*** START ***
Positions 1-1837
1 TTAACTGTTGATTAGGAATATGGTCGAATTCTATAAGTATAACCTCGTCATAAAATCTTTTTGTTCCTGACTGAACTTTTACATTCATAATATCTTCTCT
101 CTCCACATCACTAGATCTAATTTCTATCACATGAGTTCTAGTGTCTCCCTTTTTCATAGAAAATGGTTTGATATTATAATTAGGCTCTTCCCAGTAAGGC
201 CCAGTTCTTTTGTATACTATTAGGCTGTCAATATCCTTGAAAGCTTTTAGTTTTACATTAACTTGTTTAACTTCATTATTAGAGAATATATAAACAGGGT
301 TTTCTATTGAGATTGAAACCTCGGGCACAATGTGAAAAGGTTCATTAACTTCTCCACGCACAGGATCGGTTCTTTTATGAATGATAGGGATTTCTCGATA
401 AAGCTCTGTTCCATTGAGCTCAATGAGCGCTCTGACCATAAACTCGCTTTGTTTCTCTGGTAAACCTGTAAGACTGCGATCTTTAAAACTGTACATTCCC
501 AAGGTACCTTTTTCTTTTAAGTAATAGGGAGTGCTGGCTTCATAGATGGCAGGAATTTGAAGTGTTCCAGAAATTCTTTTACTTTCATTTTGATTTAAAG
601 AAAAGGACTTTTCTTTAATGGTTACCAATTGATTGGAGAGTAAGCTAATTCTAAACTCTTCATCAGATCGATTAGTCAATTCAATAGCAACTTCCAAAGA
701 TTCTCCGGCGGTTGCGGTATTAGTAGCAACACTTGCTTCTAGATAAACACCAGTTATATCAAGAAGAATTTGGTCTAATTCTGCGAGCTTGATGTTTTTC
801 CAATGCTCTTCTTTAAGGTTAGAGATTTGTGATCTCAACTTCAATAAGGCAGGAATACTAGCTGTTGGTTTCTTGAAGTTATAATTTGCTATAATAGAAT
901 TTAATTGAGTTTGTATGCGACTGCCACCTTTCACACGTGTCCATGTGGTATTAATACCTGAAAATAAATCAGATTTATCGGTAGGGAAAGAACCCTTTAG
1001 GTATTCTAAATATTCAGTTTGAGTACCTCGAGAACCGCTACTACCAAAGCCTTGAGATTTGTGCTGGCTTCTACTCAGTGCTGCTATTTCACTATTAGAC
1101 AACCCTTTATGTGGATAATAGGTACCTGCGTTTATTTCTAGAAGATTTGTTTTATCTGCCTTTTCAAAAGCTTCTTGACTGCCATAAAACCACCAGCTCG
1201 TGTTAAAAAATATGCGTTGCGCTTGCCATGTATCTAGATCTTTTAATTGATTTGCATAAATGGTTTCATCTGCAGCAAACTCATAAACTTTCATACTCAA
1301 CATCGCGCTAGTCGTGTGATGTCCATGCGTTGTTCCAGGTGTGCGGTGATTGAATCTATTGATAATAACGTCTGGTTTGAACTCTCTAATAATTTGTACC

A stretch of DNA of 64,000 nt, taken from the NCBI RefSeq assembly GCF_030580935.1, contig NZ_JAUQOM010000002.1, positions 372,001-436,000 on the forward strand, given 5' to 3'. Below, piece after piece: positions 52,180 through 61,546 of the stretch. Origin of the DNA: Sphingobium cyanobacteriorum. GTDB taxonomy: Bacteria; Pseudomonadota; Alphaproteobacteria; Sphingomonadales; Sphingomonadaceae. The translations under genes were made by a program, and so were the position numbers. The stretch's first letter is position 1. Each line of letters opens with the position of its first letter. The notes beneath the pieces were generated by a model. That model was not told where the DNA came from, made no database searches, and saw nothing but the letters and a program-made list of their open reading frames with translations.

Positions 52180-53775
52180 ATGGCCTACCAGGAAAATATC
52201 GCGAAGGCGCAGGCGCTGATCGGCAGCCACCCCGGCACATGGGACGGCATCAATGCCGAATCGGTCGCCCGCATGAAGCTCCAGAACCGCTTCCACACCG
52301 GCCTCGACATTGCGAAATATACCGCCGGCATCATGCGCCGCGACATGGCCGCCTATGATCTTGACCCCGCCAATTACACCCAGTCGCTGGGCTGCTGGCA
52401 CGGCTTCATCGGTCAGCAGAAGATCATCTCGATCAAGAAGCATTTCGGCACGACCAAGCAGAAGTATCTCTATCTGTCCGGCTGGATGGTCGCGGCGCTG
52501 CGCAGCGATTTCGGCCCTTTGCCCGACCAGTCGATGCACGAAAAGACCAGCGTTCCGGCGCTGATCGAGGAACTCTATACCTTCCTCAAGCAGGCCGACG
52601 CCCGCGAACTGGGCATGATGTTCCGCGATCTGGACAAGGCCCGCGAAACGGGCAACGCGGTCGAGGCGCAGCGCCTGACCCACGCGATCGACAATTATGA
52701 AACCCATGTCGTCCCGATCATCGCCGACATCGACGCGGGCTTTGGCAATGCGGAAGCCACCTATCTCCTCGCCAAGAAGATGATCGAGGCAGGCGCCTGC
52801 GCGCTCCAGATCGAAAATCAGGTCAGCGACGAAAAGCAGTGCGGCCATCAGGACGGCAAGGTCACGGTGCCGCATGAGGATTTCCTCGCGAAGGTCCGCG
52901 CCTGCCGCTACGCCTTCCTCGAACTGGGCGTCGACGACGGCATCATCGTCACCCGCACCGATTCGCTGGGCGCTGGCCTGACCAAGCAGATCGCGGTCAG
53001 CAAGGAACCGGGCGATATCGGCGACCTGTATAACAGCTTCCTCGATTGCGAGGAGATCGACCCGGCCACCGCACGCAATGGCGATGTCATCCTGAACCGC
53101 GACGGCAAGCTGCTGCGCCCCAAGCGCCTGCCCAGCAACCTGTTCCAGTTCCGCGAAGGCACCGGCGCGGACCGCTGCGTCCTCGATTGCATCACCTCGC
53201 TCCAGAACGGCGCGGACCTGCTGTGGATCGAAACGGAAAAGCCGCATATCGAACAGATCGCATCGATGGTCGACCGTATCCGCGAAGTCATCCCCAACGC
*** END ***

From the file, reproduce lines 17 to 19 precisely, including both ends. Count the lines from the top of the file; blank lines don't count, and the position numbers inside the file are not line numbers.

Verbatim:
Positions 52180-53775
52180 ATGGCCTACCAGGAAAATATC
52201 GCGAAGGCGCAGGCGCTGATCGGCAGCCACCCCGGCACATGGGACGGCATCAATGCCGAATCGGTCGCCCGCATGAAGCTCCAGAACCGCTTCCACACCG